Just about all cake-baking recipes, as well as those for quick breads and muffins, call for the pan to be prepped in such a way as to prevent your finished product from sticking to the inside of the pan. Nonstick cookware is supposed to do this on its own, but it’s not foolproof. Recipes recommend that you either grease your pans with butter or cooking spray/oil, or grease your pans and give them a coating of flour.
Between the two choices – greasing and flouring vs. greasing alone – there isn’t always going to be a huge difference in ability of your cake to come out of the pan, but there is a difference between the two techniques. When you grease and flour, the extra layer of flour is going to adhere to the outside of your cake/bread/etc. and give you a kind of “crust” all over. This isn’t particularly desirable for most of these types of baked goods. Cake with a hard side crust? Thanks, but no thanks. That said, the “crust” easily softens up when a cake is cooled and stored in an airtight container of some kind and it doesn’t effect the flavor of the product, so it doesn’t hurt anything to have it.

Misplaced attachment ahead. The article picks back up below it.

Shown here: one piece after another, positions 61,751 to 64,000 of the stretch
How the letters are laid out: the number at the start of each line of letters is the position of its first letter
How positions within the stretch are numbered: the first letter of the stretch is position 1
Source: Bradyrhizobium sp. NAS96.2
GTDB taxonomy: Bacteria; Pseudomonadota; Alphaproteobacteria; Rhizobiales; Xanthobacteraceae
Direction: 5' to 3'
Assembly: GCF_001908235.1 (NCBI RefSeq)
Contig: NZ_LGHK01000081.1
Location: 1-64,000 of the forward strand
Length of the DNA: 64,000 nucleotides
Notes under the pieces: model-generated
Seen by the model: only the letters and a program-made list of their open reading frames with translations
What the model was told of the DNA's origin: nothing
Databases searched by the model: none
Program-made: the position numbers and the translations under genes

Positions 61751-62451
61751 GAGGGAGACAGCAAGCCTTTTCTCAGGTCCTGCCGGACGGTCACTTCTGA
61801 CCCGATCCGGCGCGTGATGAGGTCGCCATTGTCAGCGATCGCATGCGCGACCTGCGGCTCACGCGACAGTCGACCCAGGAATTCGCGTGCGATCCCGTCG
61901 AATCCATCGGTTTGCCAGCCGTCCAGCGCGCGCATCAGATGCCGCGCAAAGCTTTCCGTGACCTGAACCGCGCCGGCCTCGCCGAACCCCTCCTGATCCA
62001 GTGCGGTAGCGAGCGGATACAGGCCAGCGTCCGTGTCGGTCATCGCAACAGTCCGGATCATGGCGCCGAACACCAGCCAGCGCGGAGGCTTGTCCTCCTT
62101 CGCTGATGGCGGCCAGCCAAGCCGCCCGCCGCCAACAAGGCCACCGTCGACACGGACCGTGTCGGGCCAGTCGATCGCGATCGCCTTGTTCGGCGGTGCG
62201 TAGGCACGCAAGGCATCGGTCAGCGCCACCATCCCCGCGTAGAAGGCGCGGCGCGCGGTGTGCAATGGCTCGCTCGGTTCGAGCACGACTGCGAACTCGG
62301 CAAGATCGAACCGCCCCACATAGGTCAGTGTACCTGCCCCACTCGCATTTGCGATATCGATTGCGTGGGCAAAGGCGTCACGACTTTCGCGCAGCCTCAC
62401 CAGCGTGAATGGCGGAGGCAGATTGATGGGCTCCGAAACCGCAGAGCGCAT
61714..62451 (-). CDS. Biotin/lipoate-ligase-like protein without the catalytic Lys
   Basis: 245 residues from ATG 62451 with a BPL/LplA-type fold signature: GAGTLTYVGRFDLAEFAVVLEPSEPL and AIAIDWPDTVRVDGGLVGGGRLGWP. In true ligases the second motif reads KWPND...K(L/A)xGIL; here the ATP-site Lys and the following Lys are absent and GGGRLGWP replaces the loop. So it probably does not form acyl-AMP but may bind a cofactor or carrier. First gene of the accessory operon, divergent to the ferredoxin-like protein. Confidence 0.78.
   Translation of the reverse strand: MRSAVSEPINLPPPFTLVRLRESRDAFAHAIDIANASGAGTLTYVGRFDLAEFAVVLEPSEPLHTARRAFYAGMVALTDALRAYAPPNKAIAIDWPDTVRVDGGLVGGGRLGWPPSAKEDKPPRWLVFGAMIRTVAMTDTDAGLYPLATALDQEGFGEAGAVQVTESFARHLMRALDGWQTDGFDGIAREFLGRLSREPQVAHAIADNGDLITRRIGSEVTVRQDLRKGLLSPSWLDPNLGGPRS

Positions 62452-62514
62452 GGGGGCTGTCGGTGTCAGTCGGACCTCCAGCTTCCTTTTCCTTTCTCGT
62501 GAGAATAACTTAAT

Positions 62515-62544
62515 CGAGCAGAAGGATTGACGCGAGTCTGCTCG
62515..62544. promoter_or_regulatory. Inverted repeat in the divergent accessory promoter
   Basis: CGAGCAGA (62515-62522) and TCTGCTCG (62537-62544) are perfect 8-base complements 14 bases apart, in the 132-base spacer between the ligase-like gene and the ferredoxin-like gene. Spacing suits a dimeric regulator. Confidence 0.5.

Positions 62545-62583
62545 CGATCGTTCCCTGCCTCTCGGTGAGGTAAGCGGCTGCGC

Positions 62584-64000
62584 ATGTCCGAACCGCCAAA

There are some types of cakes where you really need a crust to form. These cakes are those that are very high in sugar. While it cooks, the sugar caramelizes – especially the sugar nearest to the hot cake pan – and sticks to the metal bakeware. As the cake cools, so does that liquid sugar, crystallizing and sticking firmly to the pan, making it very tough to pry the cake out easily and in one unblemishedÂ piece. A good example of this kind of cake is my Carrot Bundt Cake. It needs the help of that flour coating to ensure that it comes out of the pan as easily as possible. You can’t exactly line a bundt pan with parchment paper to prevent sticking, so there isn’t any better way to work it.
Long story short? Greasing alone is usually plenty to prevent your cake/quick bread/etc. from sticking in a cake pan and it certainly gives an edge to even nonstick pans. Greasing and flouring is primarily necessary when you want to have an extra barrier between a high-sugar cake and a pan to decrease the odds of the cake from sticking. If in doubt, I would do both, but most of the time greasing with oil or cooking spray (my two favorites) will be plenty.